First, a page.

The assembly of the divisome in E. coli occurs in two temporally distinct steps. In the first step, which is under spatial regulation, polymers of FtsZ ae attached to the membrane with the aid of FtsA and ZipA to form the Z ring. Additional nonessential FtsZ interacting proteins also join the Z ring at this time and contribute to the integrity of the Z ring. In a second step, seven additional essential proteins are added nearly simultaneously to form the divisome that divides the cell. In this grant we will focus on three aspects of the regulation of bacterial cell division. In the first aim we will test our Tarzan of te Jungle model for Min oscillation that contributes to the spatial regulation of the Z ring. In the second aim we will test our model for how FtsA is regulated to recruit late division proteins to the Z ring. This model proposes that FtsA's ability to recruit downstream division proteins to the Z ring is determined by its oligomeric state, which is regulated by the dynamics of proteins that interact with the conserved carboxy tail of FtsZ. Lastly, we will examine how a novel regulator, which we think represents a new regulatory aspect of FtsZ, affects FtsZ activity.

Public Health Relevance

The process of cytokinesis is essential to cellular life, and as such merits study. By continuing to unravel the mechanism of cytokinesis and the regulatory features used by the cell to control this process, it is anticipated that novel targets for the antibiotics will continue to emerge.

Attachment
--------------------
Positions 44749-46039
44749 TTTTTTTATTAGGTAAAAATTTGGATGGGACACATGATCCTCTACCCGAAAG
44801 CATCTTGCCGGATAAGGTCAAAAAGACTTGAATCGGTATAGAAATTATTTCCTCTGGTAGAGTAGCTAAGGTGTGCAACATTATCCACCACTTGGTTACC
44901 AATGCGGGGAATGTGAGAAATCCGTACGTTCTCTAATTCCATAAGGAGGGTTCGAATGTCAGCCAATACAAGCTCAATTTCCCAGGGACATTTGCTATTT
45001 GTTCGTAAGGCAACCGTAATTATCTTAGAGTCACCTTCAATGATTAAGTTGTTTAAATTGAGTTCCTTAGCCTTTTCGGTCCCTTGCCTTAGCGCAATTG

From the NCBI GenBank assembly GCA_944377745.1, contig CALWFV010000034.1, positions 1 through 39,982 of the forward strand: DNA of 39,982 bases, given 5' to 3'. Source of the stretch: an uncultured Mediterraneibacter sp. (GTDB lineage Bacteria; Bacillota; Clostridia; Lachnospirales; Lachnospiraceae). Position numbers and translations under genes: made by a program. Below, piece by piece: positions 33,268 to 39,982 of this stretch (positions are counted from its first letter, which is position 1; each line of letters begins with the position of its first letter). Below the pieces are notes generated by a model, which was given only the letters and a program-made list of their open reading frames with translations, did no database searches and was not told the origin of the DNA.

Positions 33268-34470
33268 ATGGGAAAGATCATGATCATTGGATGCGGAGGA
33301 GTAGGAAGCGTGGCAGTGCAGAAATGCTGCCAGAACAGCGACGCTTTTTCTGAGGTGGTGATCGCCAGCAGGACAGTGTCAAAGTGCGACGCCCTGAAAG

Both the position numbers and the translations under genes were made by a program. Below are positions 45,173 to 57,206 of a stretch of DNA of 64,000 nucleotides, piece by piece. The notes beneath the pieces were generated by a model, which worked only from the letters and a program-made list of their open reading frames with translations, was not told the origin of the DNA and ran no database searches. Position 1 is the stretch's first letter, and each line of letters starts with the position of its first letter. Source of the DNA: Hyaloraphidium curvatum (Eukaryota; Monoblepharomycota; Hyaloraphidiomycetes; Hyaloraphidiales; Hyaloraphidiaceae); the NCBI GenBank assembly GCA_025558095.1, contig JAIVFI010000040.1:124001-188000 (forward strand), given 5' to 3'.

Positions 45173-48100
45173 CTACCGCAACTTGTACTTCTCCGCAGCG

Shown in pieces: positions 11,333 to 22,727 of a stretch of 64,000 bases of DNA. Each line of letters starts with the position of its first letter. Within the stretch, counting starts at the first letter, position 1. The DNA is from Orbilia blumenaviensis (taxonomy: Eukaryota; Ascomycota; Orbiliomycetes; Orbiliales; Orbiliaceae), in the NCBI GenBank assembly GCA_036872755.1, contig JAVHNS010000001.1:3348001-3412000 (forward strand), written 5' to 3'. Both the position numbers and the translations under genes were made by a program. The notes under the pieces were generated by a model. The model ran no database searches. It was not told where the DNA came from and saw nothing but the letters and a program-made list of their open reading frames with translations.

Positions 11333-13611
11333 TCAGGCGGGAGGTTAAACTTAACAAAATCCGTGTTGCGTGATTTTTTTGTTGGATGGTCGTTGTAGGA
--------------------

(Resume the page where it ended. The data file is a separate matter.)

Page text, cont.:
Agency
National Institute of Health (NIH)
Institute
National Institute of General Medical Sciences (NIGMS)
Type
Research Project (R01)
Project #
5R01GM029764-31
Application #
8690882
Study Section
Prokaryotic Cell and Molecular Biology Study Section (PCMB)
Program Officer
Gindhart, Joseph G
Project Start
1981-07-01
Project End
2017-02-28
Budget Start
2014-03-01
Budget End
2015-02-28
Support Year
31
Fiscal Year
2014
Total Cost
$513,285
Indirect Cost
$173,361
Name
University of Kansas
Department
Microbiology/Immun/Virology
Type
Schools of Medicine
DUNS #
016060860
City
Kansas City
State
KS
Country
United States
Zip Code
66160
Du, Shishen; Lutkenhaus, Joe (2014) SlmA antagonism of FtsZ assembly employs a two-pronged mechanism like MinCD. PLoS Genet 10:e1004460
Pichoff, Sebastien; Shen, Bang; Sullivan, Bradley et al. (2012) FtsA mutants impaired for self-interaction bypass ZipA suggesting a model in which FtsA's self-interaction competes with its ability to recruit downstream division proteins. Mol Microbiol 83:151-67
Shen, Bang; Lutkenhaus, Joe (2011) Differences in MinC/MinD sensitivity between polar and internal Z rings in Escherichia coli. J Bacteriol 193:367-76
Dajkovic, Alex; Pichoff, Sebastien; Lutkenhaus, Joe et al. (2010) Cross-linking FtsZ polymers into coherent Z rings. Mol Microbiol 78:651-68
Shen, Bang; Lutkenhaus, Joe (2010) Examination of the interaction between FtsZ and MinCN in E. coli suggests how MinC disrupts Z rings. Mol Microbiol 75:1285-98
Dajkovic, Alex; Lan, Ganhui; Sun, Sean X et al. (2008) MinC spatially controls bacterial cytokinesis by antagonizing the scaffolding function of FtsZ. Curr Biol 18:235-44
Pichoff, Sebastien; Lutkenhaus, Joe (2007) Identification of a region of FtsA required for interaction with FtsZ. Mol Microbiol 64:1129-38
Dajkovic, Alex; Lutkenhaus, Joe (2006) Z ring as executor of bacterial cell division. J Mol Microbiol Biotechnol 11:140-51
Zhou, Huaijin; Lutkenhaus, Joe (2005) MinC mutants deficient in MinD- and DicB-mediated cell division inhibition due to loss of interaction with MinD, DicB, or a septal component. J Bacteriol 187:2846-57
Pichoff, Sebastien; Lutkenhaus, Joe (2005) Tethering the Z ring to the membrane through a conserved membrane targeting sequence in FtsA. Mol Microbiol 55:1722-34

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